Adopt a pace car to stay on track

by | Nov 27, 2012 | Blog | 0 comments

Tis the season of joy, good will and fantasy.

With its Christmas Book, Neiman Marcus is my perennial source for fun examples of conspicuous consumption.

This year, I’m drooling over the 2013 McLaren 12C Spider.

It’s more than another convertible.

In fact, I’m pining for the Spider as a pace car to help my clients and me follow through with all of our commitments.

Traditionally, pace cars are used in car races. The pace car, which is usually provided by a local car dealer, sets the pace for the start of the race, including the speed limit. The pace car also leads the other cars down to the pit road, according to expert glossary.

It’s time to be innovative and try pace cars in new applications.   

Why a pace car?

The road to good intentions is paved with hell. It’s very hard to stay on track, especially when you’re involved in big events.  

Some of us need help steering or maintaining a steady stride both before and after major proceedings, such as conferences, surveys or extended periods out of the office.

We expend extensive energy planning and conducting these big events—getting people to show up, enjoy the experience, take the survey or whatever.

But then we veer off course.

For example, we may have neglected to plan for the follow up…

Or we may have underestimated the effort needed to follow through on the back end…

Or we may have made other commitments and don’t have the time, resources or let’s face it, the interest, to devote to the necessary next steps.

The follow-up can be just as energy intensive and critical as the event itself.

The action plans have many moving, integrated steps. Moving forward with new priorities….Putting pet projects on hold that don’t advance the new strategy. Jump-starting new teams to review, recalibrate and then implement special projects. Involving interested employees in post-survey planning. The lists go on and on….

That’s challenging enough. Then we realize we’re traveling on the long, windy road from “say” to “do,” which makes the journey more demanding.

The multiple stakeholders who are involved are watching our every move to see whether we’re serious about what we said we were committing to.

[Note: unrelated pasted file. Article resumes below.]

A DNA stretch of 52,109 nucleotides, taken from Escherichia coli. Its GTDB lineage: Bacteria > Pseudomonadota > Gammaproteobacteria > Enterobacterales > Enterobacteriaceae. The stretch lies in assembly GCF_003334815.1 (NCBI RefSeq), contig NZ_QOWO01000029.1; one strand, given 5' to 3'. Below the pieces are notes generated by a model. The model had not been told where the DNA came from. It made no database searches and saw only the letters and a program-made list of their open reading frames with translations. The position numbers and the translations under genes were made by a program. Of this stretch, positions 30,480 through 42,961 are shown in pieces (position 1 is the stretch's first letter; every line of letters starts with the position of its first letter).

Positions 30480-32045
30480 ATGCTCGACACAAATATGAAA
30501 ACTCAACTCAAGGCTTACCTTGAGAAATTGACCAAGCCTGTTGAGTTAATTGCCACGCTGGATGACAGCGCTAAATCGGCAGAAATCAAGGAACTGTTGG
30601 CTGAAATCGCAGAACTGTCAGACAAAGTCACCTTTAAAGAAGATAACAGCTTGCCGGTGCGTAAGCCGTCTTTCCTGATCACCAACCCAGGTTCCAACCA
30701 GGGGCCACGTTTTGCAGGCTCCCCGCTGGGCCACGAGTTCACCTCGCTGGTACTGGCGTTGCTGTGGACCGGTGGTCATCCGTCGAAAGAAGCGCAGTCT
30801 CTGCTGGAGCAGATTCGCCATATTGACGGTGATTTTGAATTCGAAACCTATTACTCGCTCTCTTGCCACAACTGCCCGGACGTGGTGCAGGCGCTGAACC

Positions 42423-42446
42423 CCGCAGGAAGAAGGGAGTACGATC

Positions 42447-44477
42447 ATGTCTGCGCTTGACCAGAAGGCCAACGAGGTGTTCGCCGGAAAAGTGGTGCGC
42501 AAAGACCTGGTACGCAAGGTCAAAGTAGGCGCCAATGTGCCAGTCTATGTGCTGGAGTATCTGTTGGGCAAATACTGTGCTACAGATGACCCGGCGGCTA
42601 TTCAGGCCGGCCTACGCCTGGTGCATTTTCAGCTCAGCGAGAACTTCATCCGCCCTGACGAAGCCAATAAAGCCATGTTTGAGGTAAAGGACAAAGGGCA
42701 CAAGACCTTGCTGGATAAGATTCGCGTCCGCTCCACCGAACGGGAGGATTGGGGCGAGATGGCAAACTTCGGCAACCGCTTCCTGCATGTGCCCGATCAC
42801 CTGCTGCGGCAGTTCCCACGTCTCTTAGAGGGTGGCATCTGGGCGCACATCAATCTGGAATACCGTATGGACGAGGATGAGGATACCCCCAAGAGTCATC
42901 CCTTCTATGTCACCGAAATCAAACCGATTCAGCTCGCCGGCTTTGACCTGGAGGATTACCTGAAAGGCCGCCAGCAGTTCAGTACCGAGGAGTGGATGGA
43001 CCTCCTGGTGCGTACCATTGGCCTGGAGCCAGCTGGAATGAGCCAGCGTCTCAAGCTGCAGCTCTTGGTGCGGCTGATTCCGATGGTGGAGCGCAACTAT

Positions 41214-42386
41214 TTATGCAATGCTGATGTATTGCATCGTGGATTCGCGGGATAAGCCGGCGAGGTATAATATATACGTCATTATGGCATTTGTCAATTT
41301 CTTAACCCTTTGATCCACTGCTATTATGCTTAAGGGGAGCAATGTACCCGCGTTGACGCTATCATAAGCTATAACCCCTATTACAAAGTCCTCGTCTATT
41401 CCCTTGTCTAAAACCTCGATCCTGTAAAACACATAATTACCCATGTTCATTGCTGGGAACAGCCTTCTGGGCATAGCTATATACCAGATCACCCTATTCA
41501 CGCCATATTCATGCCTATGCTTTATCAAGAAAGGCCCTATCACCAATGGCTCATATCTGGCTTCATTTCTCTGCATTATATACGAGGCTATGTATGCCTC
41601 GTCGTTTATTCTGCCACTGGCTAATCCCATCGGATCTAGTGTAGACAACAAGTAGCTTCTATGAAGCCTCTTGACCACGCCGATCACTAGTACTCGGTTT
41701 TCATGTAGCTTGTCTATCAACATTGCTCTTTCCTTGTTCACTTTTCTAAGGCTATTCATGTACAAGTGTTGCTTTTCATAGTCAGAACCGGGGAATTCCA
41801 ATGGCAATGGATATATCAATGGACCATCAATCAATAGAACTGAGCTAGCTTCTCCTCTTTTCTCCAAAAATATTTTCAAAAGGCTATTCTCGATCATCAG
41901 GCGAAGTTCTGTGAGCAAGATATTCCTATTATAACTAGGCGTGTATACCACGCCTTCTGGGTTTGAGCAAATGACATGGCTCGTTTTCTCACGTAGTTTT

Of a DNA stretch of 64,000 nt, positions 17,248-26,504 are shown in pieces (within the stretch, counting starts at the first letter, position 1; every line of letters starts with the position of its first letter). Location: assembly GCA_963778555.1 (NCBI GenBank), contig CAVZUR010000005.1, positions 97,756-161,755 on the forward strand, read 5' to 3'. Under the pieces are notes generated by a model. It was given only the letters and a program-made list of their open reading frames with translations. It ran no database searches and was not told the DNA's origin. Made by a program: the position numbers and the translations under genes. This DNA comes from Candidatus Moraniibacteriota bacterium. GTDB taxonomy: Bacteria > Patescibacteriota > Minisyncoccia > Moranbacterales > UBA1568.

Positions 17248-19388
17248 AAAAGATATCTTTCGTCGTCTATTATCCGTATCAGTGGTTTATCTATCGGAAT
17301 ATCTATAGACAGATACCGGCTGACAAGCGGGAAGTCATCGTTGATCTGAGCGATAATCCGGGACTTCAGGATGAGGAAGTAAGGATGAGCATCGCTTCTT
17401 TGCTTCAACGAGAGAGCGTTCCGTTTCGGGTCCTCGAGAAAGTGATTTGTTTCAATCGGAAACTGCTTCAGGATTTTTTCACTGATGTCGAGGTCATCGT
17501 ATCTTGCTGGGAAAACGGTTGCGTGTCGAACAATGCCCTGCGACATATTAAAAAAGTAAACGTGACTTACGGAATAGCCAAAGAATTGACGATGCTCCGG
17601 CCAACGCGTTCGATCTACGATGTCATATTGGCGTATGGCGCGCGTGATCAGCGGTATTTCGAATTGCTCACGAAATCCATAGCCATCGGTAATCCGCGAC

When we don’t act in a timely manner or if we act in an uncoordinated way, we’re a car crash waiting to happen.

How can a pace car help?

  • Serve as a sounding board to help make sure you’re planning holistically and for the long-haul, not just up to the event.
  • Sound an alarm when you get off course or start to skip over an important step.
  • Provide specialized expertise when it senses you need it.

By the way, I certainly could have used the latter for my recent mid-November vacation. This was the first time I’ve ever been away this time of year, and while I sensed I would be in the throes of the holidays when I returned, I never expected the extent of it. Even though I had done some planning before I left, it wasn’t enough and I probably won’t catch up until mid-January….

As for my clients, I try to serve as a sounding board and send alarms, but I could benefit from some amplification.  

The 2013 McLaren 12C Spider with its 3.8-liter V8 twin-turbo engine and the 7-speed dual-clutch transmission that goes 0-60 in 3.2 seconds to a maximum speed of 204 miles per hour may be just the tool I need. It certainly would serve as a nice shiny object for all of us who suffer from SOS (shiny object syndrome).

We can dream, can’t we? Meanwhile, we can use the image of this car to remind us of the necessity to pace ourselves throughout.

How well you do set your pace?


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